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Mitral Valve Prolapse: Symptoms and Treatments by Tiffani Beekman

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The inside of a human heart has four chambers and four valves lined by a thin membrane called an endocardium. The four chambers consist of the right atrium, left atrium, right ventricle, and left ventricle. The four valves within those chambers are the tricuspid valve, mitral (bicuspid) valve, aortic semilunar valve, and pulmonary semilunar valve. The mitral valve and tricuspid valves are connected to tiny structures known as chordae tendineae. These help prevent backflow into the left and right atria during ventricular contraction. The mitral valve is located on the left side of the heart and is associated with the heart condition known as Mitral Valve Prolapse.

The background of mitral valve prolapse is recognized as a condition in which the mitral valve cusps do not close properly and are pushed back toward the left atrium. In a person with a healthy heart, without mitral valve prolapse, when the ventricles contract the mitral valve closes tightly and prevents backflow of blood from the left ventricle into the left atrium. On the other hand in a person with mitral valve prolapse, the mitral valve and chordae tendineae become affected by a process called myxomatous degeneration. With this the protein collagen forms abnormally causing changes in thickness, and or enlargement of the valve and chordae. Blood normally flows through the mitral valve from the left atrium to the left ventricle of the heart. When ventricles contract the valve prolapses backward into the left atrium and lets blood leak through the valve opening back into the left atrium. This is also known as mitral regurgitation.

Mitral valve prolapse is the most common heart valve abnormality. There are different severities in the signs, symptoms, and diagnosis of mitral valve prolapse. The mild symptoms include heart palpitation and fatigue. The more severe symptoms include abnormal heart rhythms, fainting, chest pain, and anxiety attacks, people with these symptoms may need to be seen more frequently by a doctor to watch the progression of the condition. The symptoms of mitral valve prolapse can be brought on by stress, pregnancy, and menstrual cycles. Most people who have the condition may not notice the signs or symptoms of the prolapse. Mitral regurgitation is a more severe case of mitral valve prolapse and can lead to heart failure. Surgery for repair or replacement can be done for people who have cases this advanced. Having high blood pressure or being overweight increases the risk of mitral regurgitation. The major risk for people with mitral valve prolapse is endocarditis which is a valve infection due to bacteria in the bloodstream. This is why when having any procedure a person with the condition should be given antibiotics prior to the procedure.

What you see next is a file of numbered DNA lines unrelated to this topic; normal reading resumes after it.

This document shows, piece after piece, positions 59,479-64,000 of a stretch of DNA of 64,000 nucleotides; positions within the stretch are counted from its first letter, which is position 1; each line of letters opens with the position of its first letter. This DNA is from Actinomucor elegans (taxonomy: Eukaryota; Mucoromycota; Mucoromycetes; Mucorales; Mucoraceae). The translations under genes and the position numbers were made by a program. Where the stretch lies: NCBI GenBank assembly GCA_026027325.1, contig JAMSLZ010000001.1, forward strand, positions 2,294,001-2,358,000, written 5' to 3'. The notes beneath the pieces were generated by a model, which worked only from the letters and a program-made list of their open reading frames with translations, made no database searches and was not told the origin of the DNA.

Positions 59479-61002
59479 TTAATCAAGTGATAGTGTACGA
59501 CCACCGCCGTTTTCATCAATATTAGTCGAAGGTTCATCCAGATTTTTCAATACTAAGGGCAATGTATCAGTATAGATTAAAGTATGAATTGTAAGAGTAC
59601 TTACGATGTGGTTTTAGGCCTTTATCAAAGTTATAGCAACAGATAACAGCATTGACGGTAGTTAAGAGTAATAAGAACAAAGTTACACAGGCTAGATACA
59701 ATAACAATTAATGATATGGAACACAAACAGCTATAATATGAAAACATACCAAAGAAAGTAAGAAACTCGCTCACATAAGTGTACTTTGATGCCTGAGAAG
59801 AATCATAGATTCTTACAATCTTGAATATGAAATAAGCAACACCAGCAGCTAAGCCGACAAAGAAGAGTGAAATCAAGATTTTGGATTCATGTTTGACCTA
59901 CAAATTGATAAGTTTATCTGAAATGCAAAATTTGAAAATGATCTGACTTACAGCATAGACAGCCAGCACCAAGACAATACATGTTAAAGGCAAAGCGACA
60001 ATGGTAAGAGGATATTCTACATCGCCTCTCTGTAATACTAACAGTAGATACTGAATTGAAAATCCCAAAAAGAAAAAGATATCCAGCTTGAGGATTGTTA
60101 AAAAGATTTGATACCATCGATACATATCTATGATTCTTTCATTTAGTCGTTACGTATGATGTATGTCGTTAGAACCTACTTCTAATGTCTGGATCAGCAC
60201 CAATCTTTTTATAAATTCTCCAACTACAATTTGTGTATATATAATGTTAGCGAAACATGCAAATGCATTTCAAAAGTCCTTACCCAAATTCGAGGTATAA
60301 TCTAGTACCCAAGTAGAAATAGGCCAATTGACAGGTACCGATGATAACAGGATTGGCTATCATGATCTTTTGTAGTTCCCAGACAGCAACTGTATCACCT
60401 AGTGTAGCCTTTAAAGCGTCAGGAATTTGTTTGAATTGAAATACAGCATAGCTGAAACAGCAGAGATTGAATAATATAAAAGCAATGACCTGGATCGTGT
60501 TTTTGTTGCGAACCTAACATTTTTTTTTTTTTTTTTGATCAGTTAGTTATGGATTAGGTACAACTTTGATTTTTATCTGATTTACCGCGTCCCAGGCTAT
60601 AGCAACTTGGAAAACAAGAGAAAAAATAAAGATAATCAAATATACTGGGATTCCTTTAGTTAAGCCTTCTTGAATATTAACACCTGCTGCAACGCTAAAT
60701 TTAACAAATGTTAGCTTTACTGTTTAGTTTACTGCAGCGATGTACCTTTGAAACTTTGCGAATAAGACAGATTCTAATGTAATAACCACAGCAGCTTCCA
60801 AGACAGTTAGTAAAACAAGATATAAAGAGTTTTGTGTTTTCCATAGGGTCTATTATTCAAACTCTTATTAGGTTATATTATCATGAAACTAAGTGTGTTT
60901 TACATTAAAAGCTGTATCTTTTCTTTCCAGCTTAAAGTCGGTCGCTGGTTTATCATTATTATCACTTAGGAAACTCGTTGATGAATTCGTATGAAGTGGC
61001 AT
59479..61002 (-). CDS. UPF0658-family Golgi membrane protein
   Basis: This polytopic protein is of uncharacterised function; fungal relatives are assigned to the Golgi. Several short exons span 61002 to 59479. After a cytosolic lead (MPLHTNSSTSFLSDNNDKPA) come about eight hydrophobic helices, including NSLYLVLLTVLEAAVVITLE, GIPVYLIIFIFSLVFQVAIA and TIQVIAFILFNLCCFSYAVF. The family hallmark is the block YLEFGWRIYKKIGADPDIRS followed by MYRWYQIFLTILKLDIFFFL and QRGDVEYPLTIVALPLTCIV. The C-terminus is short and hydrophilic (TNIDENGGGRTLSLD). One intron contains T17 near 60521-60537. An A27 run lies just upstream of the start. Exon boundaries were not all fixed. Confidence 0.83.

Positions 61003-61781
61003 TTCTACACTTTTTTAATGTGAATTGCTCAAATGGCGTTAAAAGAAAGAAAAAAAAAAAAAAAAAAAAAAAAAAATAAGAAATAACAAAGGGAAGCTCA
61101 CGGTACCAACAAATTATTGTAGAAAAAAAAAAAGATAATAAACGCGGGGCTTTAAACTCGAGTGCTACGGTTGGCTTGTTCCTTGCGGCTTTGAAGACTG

The testing used for diagnosis consists of an electrocardiogram, echocardiogram, and chest X-rays. Some of the treatments provided for mitral valve prolapse are beta-blockers such as atenolol, metoprolol, and propranolol. These medications increase the size of the left ventricle and reduce the amount of prolapse. Calcium blockers like verapamil and diltiazem are useful for people who cannot take beta-blockers.

Most people with mitral valve prolapse have mild episodes and infrequently. To manage the situation it is suggested to visit a doctor every couple of years. While the exact cause is unknown, it is proclaimed that it has a strong hereditary trend. It is most common in women but also occurs in men. Overall, a person with mitral valve prolapse can lead a healthy and active life.



American Heart Association. April 26, 2013. Mitral Valve Prolapse: Retrieved Oct. 03, 2013


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Medicine Net. (n.d.).Dr. Daniel Kulick: Retrieved Oct. 03, 2013

website: www.medicinenet.com

Mayo Clinic. April 21, 2011.Mitral Valve Prolapse: Retrieved Oct. 03, 2013

website: www.mayoclinic.com

National Heart, Lung, and Blood Institute. July 01, 2011. Retrieved Oct. 03, 2013

website: www.nih.gov/health



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